Five Fantastic Scottish Borders Pubs to Enjoy this Summer

Relax with a cold beer in a classic Borders pubRelax with a cold beer in a classic Borders pubRaphael Bernhart

Summer in Scotland is the perfect time for finding a rustic pub where you can relax with a chilled G&T or frigid lager. And ideally, you'll probably want to enjoy your tipple in a pub with its own beer garden or al fresco seating (that's if the weather is behaving itself, of course — but let's be optimistic).

Luckily, the beautiful Scottish Borders has its fair share of classic pubs and cosy inns tucked away across the region. We've picked out five of the best, all offering their own unique character and outdoor areas. Most on this list serve tasty food as well, from Scottish pub classics to gastro pub cuisine.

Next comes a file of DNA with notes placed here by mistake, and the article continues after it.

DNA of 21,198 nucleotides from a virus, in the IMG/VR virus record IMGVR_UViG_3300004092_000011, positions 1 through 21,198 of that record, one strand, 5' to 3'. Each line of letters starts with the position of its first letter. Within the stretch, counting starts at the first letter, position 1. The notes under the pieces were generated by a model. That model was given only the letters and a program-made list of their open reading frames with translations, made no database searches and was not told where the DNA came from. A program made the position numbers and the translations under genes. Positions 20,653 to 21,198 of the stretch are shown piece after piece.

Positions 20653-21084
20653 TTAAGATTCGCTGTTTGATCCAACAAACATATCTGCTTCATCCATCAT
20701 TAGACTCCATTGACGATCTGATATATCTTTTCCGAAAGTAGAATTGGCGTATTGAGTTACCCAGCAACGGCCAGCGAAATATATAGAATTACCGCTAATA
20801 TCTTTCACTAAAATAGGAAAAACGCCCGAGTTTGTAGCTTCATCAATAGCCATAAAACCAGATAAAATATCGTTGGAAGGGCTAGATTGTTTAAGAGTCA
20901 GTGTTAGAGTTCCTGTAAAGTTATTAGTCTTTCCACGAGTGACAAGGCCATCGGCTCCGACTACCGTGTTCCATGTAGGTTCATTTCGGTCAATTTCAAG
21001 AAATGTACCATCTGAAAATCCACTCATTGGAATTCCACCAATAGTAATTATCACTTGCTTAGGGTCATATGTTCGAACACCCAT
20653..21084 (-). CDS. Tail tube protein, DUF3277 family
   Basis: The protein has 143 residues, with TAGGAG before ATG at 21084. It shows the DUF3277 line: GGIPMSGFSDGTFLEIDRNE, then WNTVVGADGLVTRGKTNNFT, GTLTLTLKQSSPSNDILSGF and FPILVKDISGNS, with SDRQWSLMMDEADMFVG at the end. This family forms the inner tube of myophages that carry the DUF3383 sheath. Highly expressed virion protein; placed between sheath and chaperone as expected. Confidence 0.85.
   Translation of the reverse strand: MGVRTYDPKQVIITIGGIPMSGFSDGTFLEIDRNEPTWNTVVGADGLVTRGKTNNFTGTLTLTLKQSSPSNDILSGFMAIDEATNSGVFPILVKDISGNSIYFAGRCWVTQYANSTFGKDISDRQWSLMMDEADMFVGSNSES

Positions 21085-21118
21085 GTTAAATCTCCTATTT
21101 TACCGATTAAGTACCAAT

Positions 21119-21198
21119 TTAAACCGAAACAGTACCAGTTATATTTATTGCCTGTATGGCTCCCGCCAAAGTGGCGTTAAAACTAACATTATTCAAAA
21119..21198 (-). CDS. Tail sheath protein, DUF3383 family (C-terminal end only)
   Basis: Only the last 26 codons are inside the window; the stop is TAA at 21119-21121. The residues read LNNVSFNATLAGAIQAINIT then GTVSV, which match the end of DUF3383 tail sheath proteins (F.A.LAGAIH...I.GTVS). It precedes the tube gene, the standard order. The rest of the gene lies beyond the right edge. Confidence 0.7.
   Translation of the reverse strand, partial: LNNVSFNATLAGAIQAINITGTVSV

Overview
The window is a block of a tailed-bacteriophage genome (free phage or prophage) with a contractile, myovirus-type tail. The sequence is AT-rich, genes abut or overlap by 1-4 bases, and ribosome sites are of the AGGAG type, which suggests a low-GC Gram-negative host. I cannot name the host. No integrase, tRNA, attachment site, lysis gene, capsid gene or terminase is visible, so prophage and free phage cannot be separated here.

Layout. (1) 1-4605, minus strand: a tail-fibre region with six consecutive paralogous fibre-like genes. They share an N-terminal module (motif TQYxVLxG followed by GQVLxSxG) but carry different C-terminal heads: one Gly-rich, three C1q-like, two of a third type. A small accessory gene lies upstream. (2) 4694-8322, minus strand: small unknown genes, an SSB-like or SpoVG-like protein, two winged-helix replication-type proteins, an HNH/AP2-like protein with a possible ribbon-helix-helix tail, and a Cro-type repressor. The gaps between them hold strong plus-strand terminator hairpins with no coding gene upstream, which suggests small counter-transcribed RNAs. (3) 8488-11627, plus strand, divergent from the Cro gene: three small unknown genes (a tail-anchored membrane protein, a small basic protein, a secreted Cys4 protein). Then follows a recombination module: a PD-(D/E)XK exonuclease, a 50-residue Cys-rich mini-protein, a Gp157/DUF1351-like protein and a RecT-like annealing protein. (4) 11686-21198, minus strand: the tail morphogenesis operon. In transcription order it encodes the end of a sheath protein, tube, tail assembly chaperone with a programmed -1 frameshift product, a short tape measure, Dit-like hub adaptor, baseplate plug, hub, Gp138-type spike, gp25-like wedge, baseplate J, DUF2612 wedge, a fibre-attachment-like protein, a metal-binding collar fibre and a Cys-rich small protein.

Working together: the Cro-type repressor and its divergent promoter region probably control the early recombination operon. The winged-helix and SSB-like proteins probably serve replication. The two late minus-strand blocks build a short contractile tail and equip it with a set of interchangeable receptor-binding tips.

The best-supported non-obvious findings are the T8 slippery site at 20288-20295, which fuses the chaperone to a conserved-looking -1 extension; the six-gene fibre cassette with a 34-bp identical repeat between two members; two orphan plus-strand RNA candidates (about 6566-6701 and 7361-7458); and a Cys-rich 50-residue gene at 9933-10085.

And so that you can make a full day out of it, we've also included tips on sightseeing spots that you can visit nearby...

The Bridge Inn, Peebles

Experience one of Scotland's best pubs at The Bridge InnExperience one of Scotland's best pubs at The Bridge InnJim Barton, Geograph

When a drinking spot twice bags the title of 'Best Pub in Scotland and Northern Ireland' from CAMRA (in both 2017 and 2019), you know that you're in for a half decent pint. And from its charming mock Tudor exterior to its beer garden overlooking the River Tweed, The Bridge Inn is an ideal spot for unwinding in on a sunny afternoon.